HHS Leadership Post Picks: Sizing Up the ImpactExperts Analyze How New Leaders Will Prioritize Security Matters
Little by little, the Trump administration is filling key leadership positions in the Department of Health and Human Services that can have an impact on privacy and security issues.
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The Senate on March 13 confirmed Seema Verma as administrator of the Centers of Medicare and Medicaid Services. Meanwhile, Scott Gottlieb, M.D., awaits Senate approval as the new commissioner of the Food and Drug Administration.
During her confirmation hearing, Verma mentioned that she believes electronic health records have yet to live up to their promise, the news site Politico reports. CMS administers payments to healthcare providers participating in the HITECH Act electronic health records "meaningful use" financial incentive program.
Verma was founder and CEO of SVC, a health policy consulting firm based in Indiana. She worked heavily on Medicaid reform in that state under former governors Mitch Daniels and Mike Pence, Trump's vice president.
Gottlieb, President Trump's pick to lead the FDA, is a resident fellow at the American Enterprise Institute, a think tank, where he studies the FDA and CMS. He was the FDA's deputy commissioner for medical and scientific affairs from 2005 to 2007 in the George W. Bush administration.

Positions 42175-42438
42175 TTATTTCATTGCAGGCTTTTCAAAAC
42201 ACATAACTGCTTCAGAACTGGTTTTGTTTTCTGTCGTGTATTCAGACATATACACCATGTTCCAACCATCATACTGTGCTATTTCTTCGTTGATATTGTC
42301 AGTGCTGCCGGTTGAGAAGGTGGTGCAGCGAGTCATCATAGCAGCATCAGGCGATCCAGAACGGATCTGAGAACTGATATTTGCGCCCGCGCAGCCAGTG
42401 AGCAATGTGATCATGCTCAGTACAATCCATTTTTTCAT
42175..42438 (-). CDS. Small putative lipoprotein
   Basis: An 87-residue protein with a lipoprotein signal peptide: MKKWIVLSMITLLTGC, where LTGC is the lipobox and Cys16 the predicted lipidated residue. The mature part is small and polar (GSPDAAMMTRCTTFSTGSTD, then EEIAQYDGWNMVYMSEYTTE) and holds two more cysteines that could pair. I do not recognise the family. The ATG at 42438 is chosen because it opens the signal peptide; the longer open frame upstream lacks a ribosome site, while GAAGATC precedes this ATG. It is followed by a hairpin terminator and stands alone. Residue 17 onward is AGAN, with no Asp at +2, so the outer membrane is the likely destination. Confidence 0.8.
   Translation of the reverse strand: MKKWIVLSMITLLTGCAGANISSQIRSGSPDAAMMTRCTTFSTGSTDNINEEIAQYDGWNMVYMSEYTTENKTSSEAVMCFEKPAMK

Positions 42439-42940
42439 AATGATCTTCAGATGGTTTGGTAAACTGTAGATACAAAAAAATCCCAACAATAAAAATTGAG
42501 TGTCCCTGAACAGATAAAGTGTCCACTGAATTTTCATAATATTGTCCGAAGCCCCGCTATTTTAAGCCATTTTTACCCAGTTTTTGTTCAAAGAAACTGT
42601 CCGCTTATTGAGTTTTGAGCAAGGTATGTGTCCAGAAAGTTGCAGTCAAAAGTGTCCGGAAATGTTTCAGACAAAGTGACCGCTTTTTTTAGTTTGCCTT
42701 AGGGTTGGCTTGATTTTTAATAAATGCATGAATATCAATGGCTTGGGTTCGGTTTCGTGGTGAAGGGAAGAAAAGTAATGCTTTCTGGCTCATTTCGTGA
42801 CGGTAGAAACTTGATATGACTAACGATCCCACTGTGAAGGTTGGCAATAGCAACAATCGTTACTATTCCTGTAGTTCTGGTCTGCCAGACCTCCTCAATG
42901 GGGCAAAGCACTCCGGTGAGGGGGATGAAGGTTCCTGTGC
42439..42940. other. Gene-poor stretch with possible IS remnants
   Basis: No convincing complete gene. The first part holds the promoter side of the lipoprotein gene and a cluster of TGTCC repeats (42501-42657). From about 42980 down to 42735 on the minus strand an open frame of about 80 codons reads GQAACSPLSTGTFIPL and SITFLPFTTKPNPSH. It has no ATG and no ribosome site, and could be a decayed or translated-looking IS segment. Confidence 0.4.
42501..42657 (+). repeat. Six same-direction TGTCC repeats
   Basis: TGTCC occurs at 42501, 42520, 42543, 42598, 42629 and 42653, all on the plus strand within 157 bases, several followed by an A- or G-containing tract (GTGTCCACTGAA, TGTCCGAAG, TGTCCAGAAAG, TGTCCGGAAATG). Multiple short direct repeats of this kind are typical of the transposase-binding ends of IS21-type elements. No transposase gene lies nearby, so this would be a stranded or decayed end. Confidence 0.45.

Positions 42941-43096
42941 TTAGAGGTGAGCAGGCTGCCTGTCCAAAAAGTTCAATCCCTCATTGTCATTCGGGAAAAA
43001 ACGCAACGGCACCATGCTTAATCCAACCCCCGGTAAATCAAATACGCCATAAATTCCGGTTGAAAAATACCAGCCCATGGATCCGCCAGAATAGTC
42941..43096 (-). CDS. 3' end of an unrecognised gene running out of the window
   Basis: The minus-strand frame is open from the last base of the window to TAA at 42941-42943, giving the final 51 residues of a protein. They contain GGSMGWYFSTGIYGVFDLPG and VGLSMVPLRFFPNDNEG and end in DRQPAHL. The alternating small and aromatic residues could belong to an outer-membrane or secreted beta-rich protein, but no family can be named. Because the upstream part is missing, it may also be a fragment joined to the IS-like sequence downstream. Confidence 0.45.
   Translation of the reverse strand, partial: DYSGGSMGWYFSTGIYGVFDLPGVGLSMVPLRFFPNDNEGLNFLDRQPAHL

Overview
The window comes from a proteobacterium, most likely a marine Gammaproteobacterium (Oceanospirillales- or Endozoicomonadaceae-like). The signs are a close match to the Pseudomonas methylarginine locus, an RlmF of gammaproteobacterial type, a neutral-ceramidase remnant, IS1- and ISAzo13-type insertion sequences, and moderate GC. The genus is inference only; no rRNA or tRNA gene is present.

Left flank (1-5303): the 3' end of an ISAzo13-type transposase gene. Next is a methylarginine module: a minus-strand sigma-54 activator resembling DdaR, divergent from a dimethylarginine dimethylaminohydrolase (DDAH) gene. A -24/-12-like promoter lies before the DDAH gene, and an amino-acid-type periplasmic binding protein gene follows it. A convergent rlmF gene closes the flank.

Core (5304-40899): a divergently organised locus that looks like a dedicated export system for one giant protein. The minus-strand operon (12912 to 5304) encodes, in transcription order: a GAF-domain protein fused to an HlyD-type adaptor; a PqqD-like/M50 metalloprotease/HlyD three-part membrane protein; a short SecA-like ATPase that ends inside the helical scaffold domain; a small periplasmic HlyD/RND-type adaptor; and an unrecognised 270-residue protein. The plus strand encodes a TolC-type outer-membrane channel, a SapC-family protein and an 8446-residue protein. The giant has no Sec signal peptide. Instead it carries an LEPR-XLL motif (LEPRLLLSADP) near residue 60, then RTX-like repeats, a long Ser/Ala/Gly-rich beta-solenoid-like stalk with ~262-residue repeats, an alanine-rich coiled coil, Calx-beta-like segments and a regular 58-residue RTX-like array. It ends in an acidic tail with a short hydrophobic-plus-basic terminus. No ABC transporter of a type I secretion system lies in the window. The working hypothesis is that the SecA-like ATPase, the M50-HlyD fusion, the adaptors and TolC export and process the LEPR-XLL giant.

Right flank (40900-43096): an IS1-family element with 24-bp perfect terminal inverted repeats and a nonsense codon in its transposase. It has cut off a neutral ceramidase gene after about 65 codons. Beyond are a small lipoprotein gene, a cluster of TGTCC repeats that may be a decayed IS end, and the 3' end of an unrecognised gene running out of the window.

Over the last three years, the FDA has been heavily pushing to get manufacturers and healthcare organizations to pay more attention to the cybersecurity of medical devices (see FDA: Dispelling Medical Device Cybersecurity Myths).
Meanwhile, the Trump administration has yet to announce its selections for leaders of the two HHS units that have the biggest impact on data security and privacy matters - the Office for Civil Rights and the Office of the National Coordinator for Health IT.
Those appointments will be made by new HHS Secretary Tom Price, M.D., who was confirmed by the Senate a few weeks ago. Price, a physician, formerly was a Republican congressman from Georgia. It's not yet clear where he stands on important health data security issues.